When you’re no longer a ‘new’ editor, you milk it for all it’s worth

In May I celebrated the 14th anniversary of becoming the 15th publisher of the Waterville Times in upstate New York.

In some ways my past lives at daily newspapers register on the memory meter only now and then, perhaps when breaking news falls between our weekly print cycles or, when for the 30th time in a day, people ask me about a hot topic in our community.

I have learned to hold off my laugher when someone starts to tell me about something they heard, and then stop in mid-sentence to say, Oh, wait, I read it in the Times.

For at least the first five years of owning the Times, people always called me the new editor. I wondered just how long someone had to do this job to no longer be new.

Slowly I learned names and titles, names of children and grandchildren, began to unravel the tangled family connections that come in a community where many families have their surnames on local roads and streets.

My mental Rolodex gained speed as I moved beyond names to people’s history when I saw them. Works at the hardware store. Daughter on the basketball team. Wrote the letter to the editor. Son was in our Baby edition.

Still, I would occasionally hear myself introduced as being new. But about five years ago I did something I now trot out as having firmly established my Waterville cred.

Three days of steady spring rains caused creeks to overflow. A bad storm knocked down trees and fences. I knew from listening to my scanner that morning the local fire department was out pumping flooded cellars. I soon left the house to take photos of the damage.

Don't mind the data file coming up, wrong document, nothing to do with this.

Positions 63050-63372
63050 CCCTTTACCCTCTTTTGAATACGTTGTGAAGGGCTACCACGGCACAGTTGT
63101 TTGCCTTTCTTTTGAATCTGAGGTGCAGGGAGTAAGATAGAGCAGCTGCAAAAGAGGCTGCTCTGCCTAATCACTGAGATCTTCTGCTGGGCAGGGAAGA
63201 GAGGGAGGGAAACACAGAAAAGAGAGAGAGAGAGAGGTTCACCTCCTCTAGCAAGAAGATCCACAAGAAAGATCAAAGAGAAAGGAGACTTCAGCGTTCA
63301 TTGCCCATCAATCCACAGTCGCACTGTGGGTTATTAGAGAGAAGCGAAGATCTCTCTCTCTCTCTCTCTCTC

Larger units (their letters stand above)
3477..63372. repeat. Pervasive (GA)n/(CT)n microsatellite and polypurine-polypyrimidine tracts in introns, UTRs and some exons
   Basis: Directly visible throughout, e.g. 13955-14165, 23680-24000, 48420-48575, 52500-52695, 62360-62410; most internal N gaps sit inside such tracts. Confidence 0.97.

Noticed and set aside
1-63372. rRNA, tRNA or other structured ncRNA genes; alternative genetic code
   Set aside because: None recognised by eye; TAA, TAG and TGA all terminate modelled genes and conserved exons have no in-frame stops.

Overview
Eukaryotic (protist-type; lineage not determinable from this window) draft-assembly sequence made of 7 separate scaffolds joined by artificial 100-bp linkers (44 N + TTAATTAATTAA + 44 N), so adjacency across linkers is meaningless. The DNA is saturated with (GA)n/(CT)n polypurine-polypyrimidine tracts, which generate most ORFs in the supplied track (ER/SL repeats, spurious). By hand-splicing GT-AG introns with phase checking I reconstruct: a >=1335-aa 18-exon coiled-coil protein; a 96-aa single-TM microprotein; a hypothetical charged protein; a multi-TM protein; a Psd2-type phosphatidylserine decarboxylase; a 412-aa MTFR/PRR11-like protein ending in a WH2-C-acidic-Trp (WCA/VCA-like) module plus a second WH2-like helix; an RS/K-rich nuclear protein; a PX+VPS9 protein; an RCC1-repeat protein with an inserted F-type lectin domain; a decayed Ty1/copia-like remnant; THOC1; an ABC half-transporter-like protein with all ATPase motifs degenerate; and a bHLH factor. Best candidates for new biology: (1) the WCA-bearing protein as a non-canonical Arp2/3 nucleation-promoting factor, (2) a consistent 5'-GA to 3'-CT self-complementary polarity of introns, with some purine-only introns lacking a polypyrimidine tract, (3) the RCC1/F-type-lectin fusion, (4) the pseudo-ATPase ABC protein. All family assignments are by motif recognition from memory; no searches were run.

Driving along our local highway just north of the village, I spotted a flash of color that jumped out in the rain and gloom. It was the orange and white of a Guernsey cow, huddled knee deep in a flooded ditch on the shoulder of the highway. I looked at the cow and the tumblers fell into place. Guernsey. Baldwin farm. Denny. Fire chief. Pumping cellars. I knew the cow that had escaped the field and crossed the highway to stand in the flooding ditch belonged to our local fire chief.

I pulled over and called Village Hall, asking the clerk to radio the fire chief to say one of his cows was standing on the side of Route 12. After snapping the cow’s photo, I drove off to take more photos.

Two days later a note came in the mail. ‘Thanks,’ it read. ‘She is one of our best milkers.’

The next time someone started to call me new, I stopped him. “No,’’ I said. “I don’t just know people or their kids or their grandkids or even their dogs. I know their cows.’’

In my rural farming community, there can be no better way to show you belong.

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